Commingling with the Corvidae


Eight little duckies went swimming one day … Mother Duck said, “Quack, quack, quack, quack!”, but only five little ducks came back.

I promise that my dog has had nothing to do with any of it.

The tides are high at the moment, pulled in by a waxing moon. (I wrote that but I have absolutely no knowledge of how these things work. It certainly sounds authoritative and as I wrote it I felt a puff self-congratulation. But is it actually true?) Stuff gets washed down to the litter boom by the TAFE, bobs around there for a few days then gets brought back up on the tide. Erin Laffey’s foam plane was christened the “Epic Fail”. Bit harsh.

I don’t know what or who this is but my gut feeling is she’s a character from a Disney film, miniaturised and flogged off with Happy Meals.

And washed down with a can of Santa cola. Santa? Is this part of the stupidly early ramping up of Christmas spirit?

I’m not a fan of Corvidae; their steely gaze and fierce beaks give me the willies. I reckon they know that if they were just a wee bit bigger they’d be pulling babies out of strollers and generally making the lives of humans miserable. But I did feel for this juvenile crow. He’d stuck his head into a Subway carrier bag that someone had thrown over the bridge and into the creek and had managed to poke his neck through the handle; when he stood up the bag hung around his neck like a bib full of rubbish.

He stumbled into a tree, where he was mobbed by noisy miners. He looked absolutely miserable, but in his efforts to escape the miners the bag got caught on a branch and, after a bit flapping and shaking, he pulled his head free and got away.

Next stop was the TAFE, on the way to the dog park. This bin stopped me in my tracks. What are “commingled recyclables”? I haven’t heard of “commingled” before. Is it a verb? Can it be conjugated (I commingle, you commingle, he/she/it is commingling)?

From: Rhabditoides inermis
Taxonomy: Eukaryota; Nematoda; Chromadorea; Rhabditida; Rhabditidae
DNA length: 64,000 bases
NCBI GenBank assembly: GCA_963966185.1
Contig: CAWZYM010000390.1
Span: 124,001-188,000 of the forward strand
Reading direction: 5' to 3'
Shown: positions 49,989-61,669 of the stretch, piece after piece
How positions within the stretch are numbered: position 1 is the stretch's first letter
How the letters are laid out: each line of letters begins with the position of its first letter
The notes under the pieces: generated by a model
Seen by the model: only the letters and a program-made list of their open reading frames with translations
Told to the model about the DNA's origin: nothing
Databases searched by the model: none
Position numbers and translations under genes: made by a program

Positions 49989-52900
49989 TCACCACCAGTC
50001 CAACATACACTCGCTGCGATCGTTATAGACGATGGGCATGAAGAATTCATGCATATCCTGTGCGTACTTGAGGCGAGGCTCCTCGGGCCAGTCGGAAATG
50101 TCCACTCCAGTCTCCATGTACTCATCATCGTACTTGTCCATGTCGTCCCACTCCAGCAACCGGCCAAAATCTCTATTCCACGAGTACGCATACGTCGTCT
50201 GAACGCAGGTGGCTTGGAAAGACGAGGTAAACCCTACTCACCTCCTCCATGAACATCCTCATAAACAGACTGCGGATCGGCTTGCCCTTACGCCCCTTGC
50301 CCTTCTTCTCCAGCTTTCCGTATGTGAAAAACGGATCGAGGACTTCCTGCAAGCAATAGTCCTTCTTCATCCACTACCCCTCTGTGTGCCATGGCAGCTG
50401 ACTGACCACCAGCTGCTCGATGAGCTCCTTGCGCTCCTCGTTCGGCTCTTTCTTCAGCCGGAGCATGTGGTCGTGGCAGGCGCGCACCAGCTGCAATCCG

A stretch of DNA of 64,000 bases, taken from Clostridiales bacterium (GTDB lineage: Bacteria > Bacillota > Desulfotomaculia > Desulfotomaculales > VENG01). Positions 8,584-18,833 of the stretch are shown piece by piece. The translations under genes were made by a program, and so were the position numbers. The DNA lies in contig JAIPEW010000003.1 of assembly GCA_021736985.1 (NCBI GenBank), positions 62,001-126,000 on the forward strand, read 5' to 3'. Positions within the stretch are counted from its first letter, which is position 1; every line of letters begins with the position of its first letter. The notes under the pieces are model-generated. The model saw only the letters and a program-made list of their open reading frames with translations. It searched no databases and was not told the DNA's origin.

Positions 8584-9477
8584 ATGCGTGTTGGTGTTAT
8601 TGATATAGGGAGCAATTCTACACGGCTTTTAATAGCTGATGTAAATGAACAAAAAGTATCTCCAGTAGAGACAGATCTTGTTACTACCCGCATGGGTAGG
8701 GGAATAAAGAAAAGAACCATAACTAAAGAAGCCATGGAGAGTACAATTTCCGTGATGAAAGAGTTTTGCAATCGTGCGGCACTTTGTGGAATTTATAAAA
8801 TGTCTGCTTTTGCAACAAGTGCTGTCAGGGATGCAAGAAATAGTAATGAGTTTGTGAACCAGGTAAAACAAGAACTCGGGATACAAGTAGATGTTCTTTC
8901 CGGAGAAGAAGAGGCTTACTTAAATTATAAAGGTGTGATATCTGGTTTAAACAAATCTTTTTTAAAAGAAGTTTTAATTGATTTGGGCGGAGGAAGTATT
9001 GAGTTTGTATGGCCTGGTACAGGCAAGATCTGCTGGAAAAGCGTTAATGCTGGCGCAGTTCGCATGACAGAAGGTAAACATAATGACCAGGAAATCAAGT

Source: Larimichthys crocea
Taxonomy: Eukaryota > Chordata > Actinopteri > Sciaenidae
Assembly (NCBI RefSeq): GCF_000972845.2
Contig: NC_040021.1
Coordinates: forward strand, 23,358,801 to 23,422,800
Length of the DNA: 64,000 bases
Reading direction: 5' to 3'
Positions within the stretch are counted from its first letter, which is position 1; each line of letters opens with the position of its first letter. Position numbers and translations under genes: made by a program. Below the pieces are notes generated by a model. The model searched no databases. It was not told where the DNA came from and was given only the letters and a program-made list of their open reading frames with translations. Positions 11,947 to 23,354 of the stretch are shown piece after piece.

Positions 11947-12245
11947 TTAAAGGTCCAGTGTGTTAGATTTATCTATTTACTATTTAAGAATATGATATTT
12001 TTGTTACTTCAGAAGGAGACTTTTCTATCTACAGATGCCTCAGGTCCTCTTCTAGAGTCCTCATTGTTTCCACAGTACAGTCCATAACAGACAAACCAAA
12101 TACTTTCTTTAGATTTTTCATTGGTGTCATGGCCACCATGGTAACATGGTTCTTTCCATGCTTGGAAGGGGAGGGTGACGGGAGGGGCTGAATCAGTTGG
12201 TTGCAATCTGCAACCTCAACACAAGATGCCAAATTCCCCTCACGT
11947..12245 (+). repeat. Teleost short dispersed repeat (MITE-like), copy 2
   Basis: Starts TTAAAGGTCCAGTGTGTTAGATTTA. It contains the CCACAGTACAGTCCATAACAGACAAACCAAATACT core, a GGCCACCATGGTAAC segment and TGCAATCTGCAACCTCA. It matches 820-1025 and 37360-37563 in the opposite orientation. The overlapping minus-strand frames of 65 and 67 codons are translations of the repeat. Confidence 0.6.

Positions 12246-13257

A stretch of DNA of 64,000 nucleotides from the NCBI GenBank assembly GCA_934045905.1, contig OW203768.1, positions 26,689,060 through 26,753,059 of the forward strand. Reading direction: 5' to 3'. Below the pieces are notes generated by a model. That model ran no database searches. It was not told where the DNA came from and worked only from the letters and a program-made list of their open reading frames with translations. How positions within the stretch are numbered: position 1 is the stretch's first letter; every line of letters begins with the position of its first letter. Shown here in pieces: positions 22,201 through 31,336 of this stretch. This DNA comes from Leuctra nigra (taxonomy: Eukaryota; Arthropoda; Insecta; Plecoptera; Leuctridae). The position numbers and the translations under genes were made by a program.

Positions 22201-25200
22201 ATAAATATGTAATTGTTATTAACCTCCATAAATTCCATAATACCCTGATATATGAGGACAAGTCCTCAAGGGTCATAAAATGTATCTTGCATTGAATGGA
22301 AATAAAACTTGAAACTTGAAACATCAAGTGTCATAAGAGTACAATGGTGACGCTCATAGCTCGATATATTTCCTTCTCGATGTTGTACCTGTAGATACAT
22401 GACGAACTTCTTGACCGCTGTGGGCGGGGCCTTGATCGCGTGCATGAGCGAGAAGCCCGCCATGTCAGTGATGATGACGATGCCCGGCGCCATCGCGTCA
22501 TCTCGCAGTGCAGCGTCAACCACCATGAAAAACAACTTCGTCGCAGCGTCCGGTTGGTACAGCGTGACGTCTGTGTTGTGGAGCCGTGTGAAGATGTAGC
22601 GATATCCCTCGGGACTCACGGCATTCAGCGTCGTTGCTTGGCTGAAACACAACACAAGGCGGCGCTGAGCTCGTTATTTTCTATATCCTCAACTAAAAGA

Apparently it is a word, though I’d like to find out its etymology. My feeling (puffs up chest here, waxing moon style) is that it’s a stupid new word that’s evolved from a mis-hearing of “co-mingle”. (I once saw a sign in a newsagent saying “Photocopy: A4 20¢ per sheet, full scap 25¢.) But if anyone’s got a better theory …



Got an email from Hunter Water regarding its customer panel. Like all good organisations, Hunter Water seeks customer feedback, and they set up this voluntary initiative a while back. Quite a long while back, in fact. I remember at the time filling in an online form, but then I didn’t hear nuthin. But its nice to know that they “value” me:

I am making contact with you because sometime in the last couple of years you indicated an interest in being part of Hunter Water customer panel. Thank you for your interest – Hunter Water places a lot of value on this panel.

Perhaps I’m just being a snarky old git, but I can’t help but feel that the words “sometime in the last couple of years” take a lot of the oomph out of the “value”. Did someone just find all these old emails that had gone straight to the “Trash” folder? As Spook from Top Cat would say, “Like, sheesh!”

Another undervalued thing is Richardson Park. It’s kind of stuck out on the end of Hamilton North and doesn’t seem like a park at all in lots of ways. The council uses it to park trucks, dump fill or pile mulch, and the football pitch is hard, uneven and unkempt. Most people know it as the place where the circuses set up, or as a temporary park on show day. But some enterprising photographer has used his imagination and has recently started using the park’s fig trees as a backdrop for wedding photos.

The first time I saw a wedding party in Hamilton North I just about fell over. Nobbys Beach: Check. Merewether Baths: Check. Next to the drain in Hamilton North: Wha …? But it really is a perfect, uncrowded venue, with the afternoon sun filtering through the figs.

Maybe brides and grooms on the lookout for unique venues could try the gasworks. Or the creek. Got yarning to Dave the other day, he was busy cleaning up the 66 gazillion empty drink bottles that had appeared since the previous clean up and were now rattling around the concrete. And the toy frogs, of course. Always, toy frogs.